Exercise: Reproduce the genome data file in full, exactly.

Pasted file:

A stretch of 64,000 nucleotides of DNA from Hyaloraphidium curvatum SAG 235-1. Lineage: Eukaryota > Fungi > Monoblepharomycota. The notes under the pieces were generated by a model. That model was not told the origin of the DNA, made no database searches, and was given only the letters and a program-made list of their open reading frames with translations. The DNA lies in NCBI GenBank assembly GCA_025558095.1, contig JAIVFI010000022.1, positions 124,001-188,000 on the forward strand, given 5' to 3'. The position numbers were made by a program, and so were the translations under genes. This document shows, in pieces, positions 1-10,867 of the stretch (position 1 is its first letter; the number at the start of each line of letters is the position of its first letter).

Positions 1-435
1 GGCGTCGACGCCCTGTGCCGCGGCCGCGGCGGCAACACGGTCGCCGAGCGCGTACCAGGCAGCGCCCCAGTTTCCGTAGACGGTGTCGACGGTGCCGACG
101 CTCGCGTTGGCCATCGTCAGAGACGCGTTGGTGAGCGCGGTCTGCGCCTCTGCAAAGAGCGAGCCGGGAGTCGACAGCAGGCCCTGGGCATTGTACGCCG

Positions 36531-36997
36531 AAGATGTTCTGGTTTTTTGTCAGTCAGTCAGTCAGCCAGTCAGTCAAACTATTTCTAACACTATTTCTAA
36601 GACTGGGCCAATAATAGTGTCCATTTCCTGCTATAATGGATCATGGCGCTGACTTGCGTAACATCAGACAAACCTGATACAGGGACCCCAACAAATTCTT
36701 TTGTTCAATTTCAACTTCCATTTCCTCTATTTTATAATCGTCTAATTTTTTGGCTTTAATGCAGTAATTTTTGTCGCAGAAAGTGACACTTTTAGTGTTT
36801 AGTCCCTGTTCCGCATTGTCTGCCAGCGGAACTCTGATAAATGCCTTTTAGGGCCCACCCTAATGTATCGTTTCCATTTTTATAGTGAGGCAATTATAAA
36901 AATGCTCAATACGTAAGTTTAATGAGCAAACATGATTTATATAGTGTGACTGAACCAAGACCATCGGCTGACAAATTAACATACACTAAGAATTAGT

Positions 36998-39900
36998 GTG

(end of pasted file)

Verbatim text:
A stretch of 64,000 nucleotides of DNA from Hyaloraphidium curvatum SAG 235-1. Lineage: Eukaryota > Fungi > Monoblepharomycota. The notes under the pieces were generated by a model. That model was not told the origin of the DNA, made no database searches, and was given only the letters and a program-made list of their open reading frames with translations. The DNA lies in NCBI GenBank assembly GCA_025558095.1, contig JAIVFI010000022.1, positions 124,001-188,000 on the forward strand, given 5' to 3'. The position numbers were made by a program, and so were the translations under genes. This document shows, in pieces, positions 1-10,867 of the stretch (position 1 is its first letter; the number at the start of each line of letters is the position of its first letter).

Positions 1-435
1 GGCGTCGACGCCCTGTGCCGCGGCCGCGGCGGCAACACGGTCGCCGAGCGCGTACCAGGCAGCGCCCCAGTTTCCGTAGACGGTGTCGACGGTGCCGACG
101 CTCGCGTTGGCCATCGTCAGAGACGCGTTGGTGAGCGCGGTCTGCGCCTCTGCAAAGAGCGAGCCGGGAGTCGACAGCAGGCCCTGGGCATTGTACGCCG

Positions 36531-36997
36531 AAGATGTTCTGGTTTTTTGTCAGTCAGTCAGTCAGCCAGTCAGTCAAACTATTTCTAACACTATTTCTAA
36601 GACTGGGCCAATAATAGTGTCCATTTCCTGCTATAATGGATCATGGCGCTGACTTGCGTAACATCAGACAAACCTGATACAGGGACCCCAACAAATTCTT
36701 TTGTTCAATTTCAACTTCCATTTCCTCTATTTTATAATCGTCTAATTTTTTGGCTTTAATGCAGTAATTTTTGTCGCAGAAAGTGACACTTTTAGTGTTT
36801 AGTCCCTGTTCCGCATTGTCTGCCAGCGGAACTCTGATAAATGCCTTTTAGGGCCCACCCTAATGTATCGTTTCCATTTTTATAGTGAGGCAATTATAAA
36901 AATGCTCAATACGTAAGTTTAATGAGCAAACATGATTTATATAGTGTGACTGAACCAAGACCATCGGCTGACAAATTAACATACACTAAGAATTAGT

Positions 36998-39900
36998 GTG